News: Thirteen Premium Cigars Gain FDA Grandfather Status, Study Shows Youth Aren’t Smoking Handmade Cigars

26 Apr 2017


Although no one knew it at the time, one of most important dates for cigars sold within the United States would be February 15, 2007. Under the Tobacco Control Act and subsequent rulemaking, cigars marketed before that date are grandfathered in as exempt from FDA regulations, while those introduced afterwards will eventually need FDA approval to be legally sold and marketed within the U.S.

Although a determination of grandfather status isn’t yet needed for a cigar to be sold without going through one of the FDA approval tracks, the FDA has begun accepting submissions requesting a grandfathered status review of a tobacco product regulated under the deeming regulations that went into effect last year. Earlier this month, the FDA issued the first such determinations for 13 handmade cigars.

Two companies had cigar products established as grandfathered and thus exempt from FDA approval rules: Altadis USA, one of the largest sellers of handmade cigars in the United States, and Ortega Premium Cigars, a boutique company.

Altadis submitted five cigars from five different brands, each in a corona format: Montecristo Classic Collection Especial No. 1, Romeo y Julieta 1875 Exhibicion No. 1, H. Upmann Vintage Cameroon Corona, Saint Luis Rey Corona, and Don Mateo Natural No. 5 (a bundle cigar). The approach of establishing one size first may be a legal strategy, with the company likely to next seek to expand grandfather determinations to other formats.

Ortega Premium Cigars received grandfather determinations for four sizes in each of two brands: VIBE and REO. In 2007, VIBE and REO were under EO Brands, then co-owned by current VIBE and REO owner Eddie Ortega with his former business partner Erik Espinoza. Both cigars were collaborations between EO and Rocky Patel.

The Ortega determinations were shepherded through by attorney Frank Herrera, whose boutique law firm specializes in cigar trademark and FDA compliance issues. Ninety-eight other cigars have also received grandfather determinations, but those cigars would not be considered handmade or premium cigars.

FDA-Funded Study Confirms Minors Not Smoking Premium Cigars

One of the main arguments against the deeming rules that regulate premium cigars in a similar manner as cigarettes is that youth smoking of premium cigars is not an issue. This is also a reason frequently cited for the need for legislation exempting handmade cigars from FDA regulations.

Even the studies cited by the FDA when they rejected a proposed exemption for premium cigars over a certain price did not point to handmade cigar usage by minors, but relied on a more nebulous “youth and young adults.” As we noted at the time, that included usage rates for adults as old as 29.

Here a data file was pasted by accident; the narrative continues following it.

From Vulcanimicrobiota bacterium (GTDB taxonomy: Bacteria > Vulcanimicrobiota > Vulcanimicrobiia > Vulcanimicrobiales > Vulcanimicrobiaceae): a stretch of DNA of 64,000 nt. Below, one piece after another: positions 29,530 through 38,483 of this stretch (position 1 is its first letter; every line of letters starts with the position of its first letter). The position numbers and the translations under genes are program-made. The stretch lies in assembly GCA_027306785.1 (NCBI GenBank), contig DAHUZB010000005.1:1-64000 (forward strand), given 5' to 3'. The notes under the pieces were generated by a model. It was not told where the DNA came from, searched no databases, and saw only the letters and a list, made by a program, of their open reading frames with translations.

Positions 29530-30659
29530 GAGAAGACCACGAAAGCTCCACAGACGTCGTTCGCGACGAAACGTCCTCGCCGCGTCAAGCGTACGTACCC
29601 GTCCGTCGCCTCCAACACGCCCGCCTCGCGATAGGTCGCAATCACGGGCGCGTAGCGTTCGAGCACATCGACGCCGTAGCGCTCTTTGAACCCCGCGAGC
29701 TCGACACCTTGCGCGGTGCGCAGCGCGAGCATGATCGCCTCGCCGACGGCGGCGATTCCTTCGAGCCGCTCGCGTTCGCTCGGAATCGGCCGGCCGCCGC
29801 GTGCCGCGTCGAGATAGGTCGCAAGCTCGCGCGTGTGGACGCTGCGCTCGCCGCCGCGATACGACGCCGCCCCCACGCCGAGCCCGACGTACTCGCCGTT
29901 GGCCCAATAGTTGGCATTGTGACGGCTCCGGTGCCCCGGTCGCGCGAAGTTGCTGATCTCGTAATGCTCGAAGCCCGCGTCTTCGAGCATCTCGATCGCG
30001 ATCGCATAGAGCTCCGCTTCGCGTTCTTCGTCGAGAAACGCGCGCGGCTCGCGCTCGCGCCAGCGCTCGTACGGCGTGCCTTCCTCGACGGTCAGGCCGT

A recent study published in the prestigious New England Journal of Medicine buoys the arguments made by opponents of FDA regulation of traditional cigars. The study was funded by the National Institute on Drug Abuse and the Food and Drug Administration and conducted by the Department of Health Behavior of the Roswell Park Cancer Institute in Buffalo, New York.

As reported elsewhere, the study shows extremely low usage rates (2.3%) among those aged between 12 and 18, even with  extremely broad definitions of usage (even just “one or two puffs” ever). Fewer than one percent of the 13,651 youth surveyed said they used a cigar once (even “just one or two puffs”) in the 30 days prior to being surveyed.

A deeper look at the study’s numbers shows even less cause for concern for youth smoking of cigars. Of the tiny percentage of those who claim to use traditional cigars virtually all used other tobacco products too, while the number who exclusively used traditional cigars was so small that “estimates were suppressed” because the number was not statistically significant.

Though the conclusion that youth smoking of traditional cigars is virtually zero came as no surprise to those in the handmade cigar community, having FDA-funded research to back up these claims may prove useful in lobbying for the FDA to ease regulations on handmade cigars and for pushing Congress to pass an exemption.

Patrick S

photo credits: Stogie Guys

Drew Estate

Cigar Review: Partagas Heritage Rothschild

24 Apr 2017

Heritage Box

General Cigar’s new Partagas Heritage began with a nod to the past.

HeritageBlender Jhonys Diaz called it a “retrospective blend that celebrated the very best of Partagas.” According to General, Diaz and his team developed the blend more than ten years ago, “patiently saving it for a special release.”

It is a complex concoction. The wrapper is a proprietary leaf, Olancho San Agustin Valley; the binder is Connecticut Broadleaf; and the filler is Honduran Jamastran Dominican Piloto Cubano and Mexican San Andrés. This recipe makes for a tasty smoke.

Most noticable at the start are delicate spices that remain throughout, though they shift in prominence. Other flavors include some sweetness, occasional cinnamon, and leather. I ran across a bit of that Mexican dirt, but not strong enough or long enough to spoil the medium-strength cigar.

I smoked five of the Rothschild size, a 4.5-inch cigar with a ring gauge of 50. All burned superbly, with a tight ash and lots of smoke. I thoroughly enjoyed the size, and it’s interesting to note that when Rothschild commissioned the vitola in the 19th century he was seeking a short, large ring cigar.

This new line has that for today’s smoker. Packaged in boxes of 20, there are three other sizes: Robusto (5.5 x 52), Churchill (7 x 49), and Gigante (6 x 60). Suggested retail prices run from $8.49 for the Rothschild to $9.99 for the Churchill.